The randomized, blinded, placebo-controlled study will test the safety and efficacy of botanical marijuana in 76 U.S. military veterans with treatment-resistant PTSD. The study is funded by a $2.156 million grant from the Colorado Department of Public Health and Environment (CDPHE) to the California-based non-profit Multidisciplinary Association for Psychedelic Studies (MAPS), which is sponsoring the research.

The trial will gather safety and efficacy data on four potencies of smoked marijuana with varying ratios of tetrahydrocannabinol (THC) and cannabidiol (CBD). By exploring the effectiveness of a variety of marijuana strains, the study seeks to generate naturalistic data comparable to how many veterans in medical marijuana states currently use marijuana. Results will provide vital information on marijuana dosing, composition, side effects, and areas of benefit to clinicians and legislators considering marijuana as a treatment for PTSD.

Congratulations and thanks go to Dr. Sue Sisley, who has long been the foremost champion of studying the effects of marijuana on PTSD, and the rest of the staff at MAPS for working so diligently in this area.

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Prohibition

New Hampshire Senate Refuses to Reduce Marijuana Penalties for Seventh Time

April 21st, 2016 1 Comment Matt Simon

Despite overwhelming public support for reducing New Hampshire’s draconian marijuana penalties, today New Hampshire senators voted 14-10 to kill this year’s marijuana decriminalization bill. This marked the seventh time since 2008 that the House has passed a decriminalization bill only to watch it be shot down by prohibitionists in the Senate.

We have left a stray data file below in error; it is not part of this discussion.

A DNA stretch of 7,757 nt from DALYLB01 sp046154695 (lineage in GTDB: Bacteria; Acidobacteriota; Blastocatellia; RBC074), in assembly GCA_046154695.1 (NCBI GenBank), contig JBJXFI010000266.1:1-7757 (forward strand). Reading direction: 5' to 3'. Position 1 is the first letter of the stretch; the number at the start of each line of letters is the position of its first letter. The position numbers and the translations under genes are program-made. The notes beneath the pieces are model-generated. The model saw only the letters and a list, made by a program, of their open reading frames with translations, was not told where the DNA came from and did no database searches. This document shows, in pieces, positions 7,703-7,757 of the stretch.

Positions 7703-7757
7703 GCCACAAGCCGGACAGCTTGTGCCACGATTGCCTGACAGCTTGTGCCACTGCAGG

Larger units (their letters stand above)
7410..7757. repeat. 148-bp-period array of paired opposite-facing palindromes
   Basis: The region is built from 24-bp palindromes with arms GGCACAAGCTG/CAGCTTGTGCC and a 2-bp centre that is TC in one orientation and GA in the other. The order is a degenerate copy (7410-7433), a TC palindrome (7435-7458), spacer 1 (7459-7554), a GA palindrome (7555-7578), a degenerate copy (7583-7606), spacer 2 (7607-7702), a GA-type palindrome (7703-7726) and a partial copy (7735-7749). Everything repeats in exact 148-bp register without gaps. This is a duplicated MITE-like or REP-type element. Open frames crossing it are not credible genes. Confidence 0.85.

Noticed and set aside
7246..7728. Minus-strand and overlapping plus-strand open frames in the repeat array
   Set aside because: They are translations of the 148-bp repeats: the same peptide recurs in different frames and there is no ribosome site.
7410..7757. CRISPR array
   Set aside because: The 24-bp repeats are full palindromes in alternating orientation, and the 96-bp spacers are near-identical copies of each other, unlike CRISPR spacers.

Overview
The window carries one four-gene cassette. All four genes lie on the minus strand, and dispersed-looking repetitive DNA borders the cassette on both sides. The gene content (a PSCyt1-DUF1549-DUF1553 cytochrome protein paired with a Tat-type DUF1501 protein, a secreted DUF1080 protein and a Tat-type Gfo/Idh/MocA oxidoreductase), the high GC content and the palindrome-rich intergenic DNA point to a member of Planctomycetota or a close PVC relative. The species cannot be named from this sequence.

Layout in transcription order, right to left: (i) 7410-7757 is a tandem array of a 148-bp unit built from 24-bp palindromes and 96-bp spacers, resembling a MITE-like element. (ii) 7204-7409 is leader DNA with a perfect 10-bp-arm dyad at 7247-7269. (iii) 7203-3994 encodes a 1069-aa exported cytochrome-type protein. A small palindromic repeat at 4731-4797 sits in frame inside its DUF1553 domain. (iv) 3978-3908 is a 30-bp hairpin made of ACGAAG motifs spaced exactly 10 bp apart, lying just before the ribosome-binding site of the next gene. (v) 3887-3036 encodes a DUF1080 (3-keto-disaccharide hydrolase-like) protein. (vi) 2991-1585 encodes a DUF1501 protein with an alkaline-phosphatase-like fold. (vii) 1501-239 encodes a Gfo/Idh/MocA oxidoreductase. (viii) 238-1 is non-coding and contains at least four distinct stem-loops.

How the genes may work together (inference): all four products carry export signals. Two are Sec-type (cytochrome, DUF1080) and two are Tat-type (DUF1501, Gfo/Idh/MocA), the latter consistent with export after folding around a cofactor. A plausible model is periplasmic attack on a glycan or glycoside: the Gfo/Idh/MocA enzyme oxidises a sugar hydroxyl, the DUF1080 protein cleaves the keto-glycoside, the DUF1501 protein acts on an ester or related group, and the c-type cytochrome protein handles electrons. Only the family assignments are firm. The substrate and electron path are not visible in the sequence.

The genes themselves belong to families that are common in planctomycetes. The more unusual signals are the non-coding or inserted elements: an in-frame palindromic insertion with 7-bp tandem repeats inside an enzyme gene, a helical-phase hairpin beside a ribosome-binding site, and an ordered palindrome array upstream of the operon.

If you are a New Hampshire resident, please take a moment to thank or criticize your senator for his or her vote.

Fortunately, there is a bright side: Election season is just around the corner, and three prohibitionist senators have already said they will not be running for re-election. Also, Gov. Hassan is leaving the governor’s office to run for U.S. Senate, so New Hampshire will have a great opportunity this year to finally elect a governor who is willing to demonstrate real leadership on marijuana policy.

We have lost another battle with HB 1631, but don’t despair! With statewide polls now showing 62% support for legalization, it is only a matter of time before we prevail and end New Hampshire’s foolish, counterproductive war on marijuana.

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Prohibition, Tax and Regulate

D.C. Council Bans Marijuana Consumption Outside Private Residences

April 20th, 2016 No Comments Marijuana Policy Project